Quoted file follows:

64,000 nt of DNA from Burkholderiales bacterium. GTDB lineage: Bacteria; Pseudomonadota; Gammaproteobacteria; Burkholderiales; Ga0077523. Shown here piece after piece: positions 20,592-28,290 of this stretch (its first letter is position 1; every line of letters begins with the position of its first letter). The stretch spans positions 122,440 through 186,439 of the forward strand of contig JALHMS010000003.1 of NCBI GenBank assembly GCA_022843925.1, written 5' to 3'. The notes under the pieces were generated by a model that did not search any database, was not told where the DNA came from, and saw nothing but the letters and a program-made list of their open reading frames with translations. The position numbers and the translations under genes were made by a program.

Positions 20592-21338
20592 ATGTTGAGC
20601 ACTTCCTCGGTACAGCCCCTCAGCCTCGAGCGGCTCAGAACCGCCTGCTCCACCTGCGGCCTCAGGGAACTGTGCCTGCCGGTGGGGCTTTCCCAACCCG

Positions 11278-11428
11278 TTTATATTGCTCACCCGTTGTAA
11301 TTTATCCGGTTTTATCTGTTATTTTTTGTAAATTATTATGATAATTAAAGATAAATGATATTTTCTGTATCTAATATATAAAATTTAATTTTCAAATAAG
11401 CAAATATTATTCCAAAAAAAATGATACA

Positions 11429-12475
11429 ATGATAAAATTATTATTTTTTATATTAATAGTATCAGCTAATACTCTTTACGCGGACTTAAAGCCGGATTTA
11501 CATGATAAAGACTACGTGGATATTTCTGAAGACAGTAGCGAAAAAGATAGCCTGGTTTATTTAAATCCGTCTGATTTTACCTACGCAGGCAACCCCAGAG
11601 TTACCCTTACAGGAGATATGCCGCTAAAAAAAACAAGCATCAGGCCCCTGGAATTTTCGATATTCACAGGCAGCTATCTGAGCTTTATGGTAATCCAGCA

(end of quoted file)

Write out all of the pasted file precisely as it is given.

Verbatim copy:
64,000 nt of DNA from Burkholderiales bacterium. GTDB lineage: Bacteria; Pseudomonadota; Gammaproteobacteria; Burkholderiales; Ga0077523. Shown here piece after piece: positions 20,592-28,290 of this stretch (its first letter is position 1; every line of letters begins with the position of its first letter). The stretch spans positions 122,440 through 186,439 of the forward strand of contig JALHMS010000003.1 of NCBI GenBank assembly GCA_022843925.1, written 5' to 3'. The notes under the pieces were generated by a model that did not search any database, was not told where the DNA came from, and saw nothing but the letters and a program-made list of their open reading frames with translations. The position numbers and the translations under genes were made by a program.

Positions 20592-21338
20592 ATGTTGAGC
20601 ACTTCCTCGGTACAGCCCCTCAGCCTCGAGCGGCTCAGAACCGCCTGCTCCACCTGCGGCCTCAGGGAACTGTGCCTGCCGGTGGGGCTTTCCCAACCCG

Positions 11278-11428
11278 TTTATATTGCTCACCCGTTGTAA
11301 TTTATCCGGTTTTATCTGTTATTTTTTGTAAATTATTATGATAATTAAAGATAAATGATATTTTCTGTATCTAATATATAAAATTTAATTTTCAAATAAG
11401 CAAATATTATTCCAAAAAAAATGATACA

Positions 11429-12475
11429 ATGATAAAATTATTATTTTTTATATTAATAGTATCAGCTAATACTCTTTACGCGGACTTAAAGCCGGATTTA
11501 CATGATAAAGACTACGTGGATATTTCTGAAGACAGTAGCGAAAAAGATAGCCTGGTTTATTTAAATCCGTCTGATTTTACCTACGCAGGCAACCCCAGAG
11601 TTACCCTTACAGGAGATATGCCGCTAAAAAAAACAAGCATCAGGCCCCTGGAATTTTCGATATTCACAGGCAGCTATCTGAGCTTTATGGTAATCCAGCA